“I’m HOME!” Trish cried out to everyone and no one in particular, slamming the door to punctuate her arrival. Trish typically entered every room expecting applause. Late. Always late.
“You’re in the basement bedroom,” Kat muttered, half-heartedly helping Trish with her inordinate amount of luggage. “And mum’s not well, so dial it back—” Kat warned, laying down the ground rules as she’d always done since their childhood. She’d always use the same expression too, head tilted down, eyes raised, as if she were talking to an imbecile.
“I’m. Not. Sleeping. In. The. Basement,” Trish retorted, catching herself up short. “I’d rather sleep in my car.”
“Then do it,” Kat replied, calling her bluff. “And it wouldn’t be the first time,” she added, while perfunctory dropping Trish’s bags and walking back into the kitchen to attend to a dozen different details. Several of the cousins scurried after the dogs which were barking at all the strangers and commotion. Kat cursed at the dogs. The children scattered in her presence.
Dinner on Christmas Eve was always a raucous event.
“Oh, Trish,” Melanie appeared, ready to make things whole. Mel had always been there with a literal or figurative band aid, saying just the right things to make things right. “Don’t fret about Kat. She’s been working all day to make sure tonight is extra special. Mum isn’t feeling her best, so we need to all get on. Especially this year. You can take my room on the second floor. I like the basement.” Nobody liked the basement.
Trish sniffed. The choice: to take the better room festooned with mum’s decorative crosses or settle into the role of suffering martyr? That was usually Kat’s role, but it would be fun to try it out for a bit. But, no. The price was too high. Why should she sacrifice her own comfort?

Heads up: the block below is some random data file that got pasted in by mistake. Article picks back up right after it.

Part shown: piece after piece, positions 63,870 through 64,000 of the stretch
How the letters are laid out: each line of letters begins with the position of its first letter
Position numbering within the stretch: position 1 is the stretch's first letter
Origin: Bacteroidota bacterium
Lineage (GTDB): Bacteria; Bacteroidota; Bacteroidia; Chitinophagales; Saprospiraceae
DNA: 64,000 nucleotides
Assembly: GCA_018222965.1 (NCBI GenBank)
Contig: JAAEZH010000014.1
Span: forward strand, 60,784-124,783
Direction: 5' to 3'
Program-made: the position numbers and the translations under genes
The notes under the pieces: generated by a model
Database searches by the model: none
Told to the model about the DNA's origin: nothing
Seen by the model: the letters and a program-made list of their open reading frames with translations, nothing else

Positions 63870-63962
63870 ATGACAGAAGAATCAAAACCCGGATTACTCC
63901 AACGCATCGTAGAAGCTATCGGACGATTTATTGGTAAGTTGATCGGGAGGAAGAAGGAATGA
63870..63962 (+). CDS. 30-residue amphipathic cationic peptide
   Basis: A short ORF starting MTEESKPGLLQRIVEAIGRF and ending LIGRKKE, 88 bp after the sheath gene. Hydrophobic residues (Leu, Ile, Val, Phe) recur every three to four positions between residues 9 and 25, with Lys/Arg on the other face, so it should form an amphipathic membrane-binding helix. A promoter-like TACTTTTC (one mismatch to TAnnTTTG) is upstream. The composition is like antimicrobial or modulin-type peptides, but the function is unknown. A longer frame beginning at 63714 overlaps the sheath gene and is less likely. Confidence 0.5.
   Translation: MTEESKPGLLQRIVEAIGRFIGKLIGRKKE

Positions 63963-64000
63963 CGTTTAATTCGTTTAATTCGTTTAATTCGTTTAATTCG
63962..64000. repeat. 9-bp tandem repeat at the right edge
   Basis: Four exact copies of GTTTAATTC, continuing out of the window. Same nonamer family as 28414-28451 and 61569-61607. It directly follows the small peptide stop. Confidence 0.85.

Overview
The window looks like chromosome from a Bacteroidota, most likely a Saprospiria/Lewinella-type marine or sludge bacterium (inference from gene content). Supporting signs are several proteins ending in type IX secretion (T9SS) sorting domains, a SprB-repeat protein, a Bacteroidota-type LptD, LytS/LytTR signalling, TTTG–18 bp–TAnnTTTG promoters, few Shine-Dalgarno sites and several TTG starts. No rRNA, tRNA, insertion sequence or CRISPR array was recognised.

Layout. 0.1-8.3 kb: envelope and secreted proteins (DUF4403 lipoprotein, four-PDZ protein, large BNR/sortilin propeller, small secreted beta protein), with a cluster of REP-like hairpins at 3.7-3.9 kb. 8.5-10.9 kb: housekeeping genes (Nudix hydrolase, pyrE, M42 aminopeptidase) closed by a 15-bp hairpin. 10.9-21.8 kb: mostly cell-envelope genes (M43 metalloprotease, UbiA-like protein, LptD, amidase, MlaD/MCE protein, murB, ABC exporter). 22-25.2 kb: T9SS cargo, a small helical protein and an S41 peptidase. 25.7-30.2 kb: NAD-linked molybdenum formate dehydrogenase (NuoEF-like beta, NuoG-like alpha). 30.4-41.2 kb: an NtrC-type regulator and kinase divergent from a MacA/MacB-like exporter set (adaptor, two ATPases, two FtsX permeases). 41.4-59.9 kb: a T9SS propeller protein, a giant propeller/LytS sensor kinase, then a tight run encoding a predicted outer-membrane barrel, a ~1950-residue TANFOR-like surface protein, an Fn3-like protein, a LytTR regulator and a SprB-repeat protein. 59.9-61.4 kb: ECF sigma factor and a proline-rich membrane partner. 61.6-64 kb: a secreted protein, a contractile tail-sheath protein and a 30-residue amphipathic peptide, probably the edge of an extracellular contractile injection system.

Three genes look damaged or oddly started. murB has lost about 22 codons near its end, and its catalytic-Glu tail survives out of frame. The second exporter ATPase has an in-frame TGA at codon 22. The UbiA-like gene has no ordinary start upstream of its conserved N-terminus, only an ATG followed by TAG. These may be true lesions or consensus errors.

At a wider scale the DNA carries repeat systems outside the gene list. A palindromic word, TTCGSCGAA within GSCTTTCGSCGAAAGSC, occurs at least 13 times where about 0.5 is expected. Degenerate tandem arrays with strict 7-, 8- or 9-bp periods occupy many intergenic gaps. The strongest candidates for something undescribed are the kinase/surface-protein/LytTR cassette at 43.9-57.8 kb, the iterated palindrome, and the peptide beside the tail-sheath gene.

“Done!” Trish pecked Mel lightly on the cheek and hefted her own bags up the stairs. Framed pictures on the wall of Bible verses and Jesus holding lambs led the way upstairs.
Mel lugged her belongings from the second floor to the basement, then headed back out to her car, remembering the pie she brought. She stopped at the smell of cigarette smoke as she rounded the side of the house.
“You’re smoking again?”
Kat turned at the sound of Mel’s voice, quickly wiping her eyes and giving her sister an annoyed look.
“Why?” Kat asked bitterly. “You gonna run and tell Mum? Trish?”
“What? No. What's going on, Kat?” Mel walked towards her, hoping to get Kat to open up. Something was bothering her, but Mel should have known better.
Kat stubbed out her cigarette on her boot, saying, “Forget it, Mel. You can't fix everything.” Then she walked back inside without a backwards glance.
Mel anxiously watched her sisters throughout dinner. They were both abnormally quiet, leaving Mel to carry the conversation with her elderly—and mostly deaf—relatives. She shot them mischievous glances as Uncle Earl and Aunt Betty responded to the questions they thought they heard. It should have been the height of hilarity, leading to all three of them exchanging wide-eyed, non-reaction glances and suppressed giggle-coughs, but neither of the sisters even made eye contact.